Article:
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Protection surge

Asia’s insurance sector gets a pandemic push

Covid-19 raised demand for life and health protection; insurers reinvented products, engaged customers more

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Asia’s insurance sector gets a pandemic push
The pandemic acted as a “wake-up call” for many in Asia, heightening demand for insurance protection, particularly among younger consumers and those in the mid- or lower-income tiers, Prudential’s chief executive for Asia and Africa Nic Nicandrou says.

Kelly Ng
kellyng@sph.com.sg

INSURERS in Asia saw overall margins and profits from new business rebound last year from the 2020 lows, partly owing to how the pandemic pushed solutions for life and health protection to the forefront for consumers. At the same time, the Covid-19-led downturn has also spurred insurers to reinvent products and deepen engagement with customers.

While headwinds abound currently, industry players and observers say Asia’s emerging markets continue to hold vast potential for insurers and will enable them to ride the region’s growth spurts.

Great Eastern, AIA and Prudential Singapore - the 3 largest life insurers in Singapore - all saw net profits fall year on year in 2020 amid downward pressure on premiums, higher claims and market volatility. In 2021, however, earnings rebounded.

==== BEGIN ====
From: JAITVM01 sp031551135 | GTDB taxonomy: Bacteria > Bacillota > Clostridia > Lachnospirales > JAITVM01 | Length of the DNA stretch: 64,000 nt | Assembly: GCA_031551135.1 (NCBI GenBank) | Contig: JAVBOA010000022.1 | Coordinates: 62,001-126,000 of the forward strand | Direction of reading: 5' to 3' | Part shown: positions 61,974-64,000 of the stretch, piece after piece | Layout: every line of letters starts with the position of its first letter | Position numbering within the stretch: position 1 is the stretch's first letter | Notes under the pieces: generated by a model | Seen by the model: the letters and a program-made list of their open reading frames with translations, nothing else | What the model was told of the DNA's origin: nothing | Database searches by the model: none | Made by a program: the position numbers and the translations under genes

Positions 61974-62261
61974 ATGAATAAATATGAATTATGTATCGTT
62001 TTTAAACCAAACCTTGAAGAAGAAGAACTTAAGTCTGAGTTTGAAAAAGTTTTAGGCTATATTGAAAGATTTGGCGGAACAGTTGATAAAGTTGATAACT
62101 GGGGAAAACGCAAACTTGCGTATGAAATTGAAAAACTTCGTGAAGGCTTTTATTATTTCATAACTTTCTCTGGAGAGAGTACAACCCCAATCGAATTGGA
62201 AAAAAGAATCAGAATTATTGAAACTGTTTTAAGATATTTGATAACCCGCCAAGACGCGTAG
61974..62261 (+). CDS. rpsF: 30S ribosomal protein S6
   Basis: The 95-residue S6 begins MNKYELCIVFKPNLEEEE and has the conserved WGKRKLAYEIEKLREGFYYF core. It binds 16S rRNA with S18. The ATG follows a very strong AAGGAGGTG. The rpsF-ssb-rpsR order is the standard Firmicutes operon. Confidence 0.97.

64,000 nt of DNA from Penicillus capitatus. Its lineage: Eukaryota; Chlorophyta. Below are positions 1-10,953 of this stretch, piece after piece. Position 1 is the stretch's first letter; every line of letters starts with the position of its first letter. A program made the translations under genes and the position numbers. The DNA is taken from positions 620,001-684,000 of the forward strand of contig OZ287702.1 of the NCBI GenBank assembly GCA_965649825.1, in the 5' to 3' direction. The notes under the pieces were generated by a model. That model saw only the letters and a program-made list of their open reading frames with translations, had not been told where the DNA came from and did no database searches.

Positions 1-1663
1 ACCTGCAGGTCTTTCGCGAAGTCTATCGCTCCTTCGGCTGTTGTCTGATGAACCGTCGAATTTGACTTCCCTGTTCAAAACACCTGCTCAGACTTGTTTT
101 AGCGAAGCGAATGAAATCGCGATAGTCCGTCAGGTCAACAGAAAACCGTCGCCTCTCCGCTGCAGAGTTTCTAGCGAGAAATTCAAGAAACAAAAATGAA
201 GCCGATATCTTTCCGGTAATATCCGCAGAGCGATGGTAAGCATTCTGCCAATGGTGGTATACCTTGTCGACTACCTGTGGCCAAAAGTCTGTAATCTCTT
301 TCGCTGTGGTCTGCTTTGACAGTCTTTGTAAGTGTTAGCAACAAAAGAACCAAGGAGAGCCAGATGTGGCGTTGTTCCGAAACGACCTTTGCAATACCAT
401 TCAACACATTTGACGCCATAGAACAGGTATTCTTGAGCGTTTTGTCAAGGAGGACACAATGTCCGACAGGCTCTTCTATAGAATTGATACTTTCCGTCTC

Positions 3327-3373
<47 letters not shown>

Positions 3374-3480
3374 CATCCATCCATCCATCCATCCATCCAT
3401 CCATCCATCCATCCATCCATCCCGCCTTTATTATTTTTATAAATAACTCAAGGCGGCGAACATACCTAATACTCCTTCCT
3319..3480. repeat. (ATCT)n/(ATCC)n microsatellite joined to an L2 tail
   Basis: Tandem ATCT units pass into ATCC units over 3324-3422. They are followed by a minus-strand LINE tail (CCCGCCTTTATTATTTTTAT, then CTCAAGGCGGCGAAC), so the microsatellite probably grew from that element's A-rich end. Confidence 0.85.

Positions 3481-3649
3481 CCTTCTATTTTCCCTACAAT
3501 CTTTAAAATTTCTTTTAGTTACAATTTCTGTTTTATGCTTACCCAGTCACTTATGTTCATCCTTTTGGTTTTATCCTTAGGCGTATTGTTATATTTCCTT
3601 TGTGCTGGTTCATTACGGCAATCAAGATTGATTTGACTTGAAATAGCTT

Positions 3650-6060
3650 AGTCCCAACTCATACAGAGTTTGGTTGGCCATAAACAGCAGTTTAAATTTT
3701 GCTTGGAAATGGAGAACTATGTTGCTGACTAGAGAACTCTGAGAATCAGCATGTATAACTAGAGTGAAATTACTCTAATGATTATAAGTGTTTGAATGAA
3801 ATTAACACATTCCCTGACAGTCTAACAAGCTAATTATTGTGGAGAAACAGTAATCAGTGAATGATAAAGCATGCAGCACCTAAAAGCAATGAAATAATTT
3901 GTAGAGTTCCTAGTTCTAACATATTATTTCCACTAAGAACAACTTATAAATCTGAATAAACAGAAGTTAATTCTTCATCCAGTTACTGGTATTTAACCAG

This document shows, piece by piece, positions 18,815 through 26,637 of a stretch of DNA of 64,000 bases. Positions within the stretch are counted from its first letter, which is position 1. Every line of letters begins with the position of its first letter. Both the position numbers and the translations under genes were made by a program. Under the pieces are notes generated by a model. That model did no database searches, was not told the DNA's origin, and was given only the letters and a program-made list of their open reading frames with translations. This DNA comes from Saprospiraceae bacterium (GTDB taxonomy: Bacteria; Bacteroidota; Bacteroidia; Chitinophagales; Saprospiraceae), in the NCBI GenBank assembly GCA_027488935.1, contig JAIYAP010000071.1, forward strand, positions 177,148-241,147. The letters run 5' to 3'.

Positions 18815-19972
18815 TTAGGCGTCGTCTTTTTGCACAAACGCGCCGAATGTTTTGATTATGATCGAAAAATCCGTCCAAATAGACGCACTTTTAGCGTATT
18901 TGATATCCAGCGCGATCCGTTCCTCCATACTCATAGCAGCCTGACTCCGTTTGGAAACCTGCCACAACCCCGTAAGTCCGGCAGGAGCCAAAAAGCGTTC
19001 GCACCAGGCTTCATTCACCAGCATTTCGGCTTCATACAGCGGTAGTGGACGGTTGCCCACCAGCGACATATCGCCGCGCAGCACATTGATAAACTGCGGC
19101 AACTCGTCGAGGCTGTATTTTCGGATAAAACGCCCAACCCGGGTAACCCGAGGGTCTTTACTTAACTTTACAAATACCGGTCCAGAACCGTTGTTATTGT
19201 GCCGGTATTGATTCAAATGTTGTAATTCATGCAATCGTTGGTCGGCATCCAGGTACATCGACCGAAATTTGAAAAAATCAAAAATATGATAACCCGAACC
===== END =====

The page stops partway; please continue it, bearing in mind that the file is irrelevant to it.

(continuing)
Great Eastern, which is the market leader in Singapore and Malaysia, saw a 16 per cent increase in net profit to S$1.11 billion last year from a year ago, surpassing that in 2019. The value of new business climbed 21 per cent to S$808 million year-on-year.

AIA Group, whose key markets include Hong Kong, China, Thailand and Singapore, saw the value of new business surge 18 per cent, to US$3.37 billion over the same period. As for AIA Singapore, operating profit after tax rose 13 per cent while value of new business climbed 6 per cent for the year.

New business profit across Prudential’s Asia-Pacific markets (excluding China) was up 18 per cent in 2021, relative to 2019, said Prudential’s chief executive for Asia and Africa Nic Nicandrou. Business in mainland China has been hit by prolonged lockdowns and border closures. Net profit for its Singapore unit climbed 68.5 per cent to S$299 million in 2021 from a year ago.

The pandemic acted as a “wake-up call” for many in Asia, heightening demand for insurance protection, particularly among younger consumers and those in the mid- or lower-income tiers, Nicandrou said.

To cater to this market segment, some insurers started to offer simpler, more affordable policies, as well as “bite-sized” products.

Prudential, for instance, refreshed and introduced 200 products last year, many of which offer standalone covers and therefore have smaller ticket sizes. “As opposed to the sophisticated products that will be sold to the affluent and maybe the high net worth, we started manufacturing products that were simpler,” Nicandrou said.

Some products could be bought for as little as S$0.20 a month. These are “teasers” that may prompt policyholders to eventually switch to the more comprehensive products, Nicandrou said.

Covid-19 has also spurred technological changes within the industry, he said, including convincing regulators to allow digital signatures, and allowing more direct-to-consumer transactions.

Figures from Singapore’s Life Insurance Association show that 45 per cent of the industry’s new business in Q1 2022, in terms of the number of policies, were attained via online direct channels, compared to 17.1 per cent via financial advisers. That said, the policies bought online represented just 2.3 per cent of new business by weighted premium.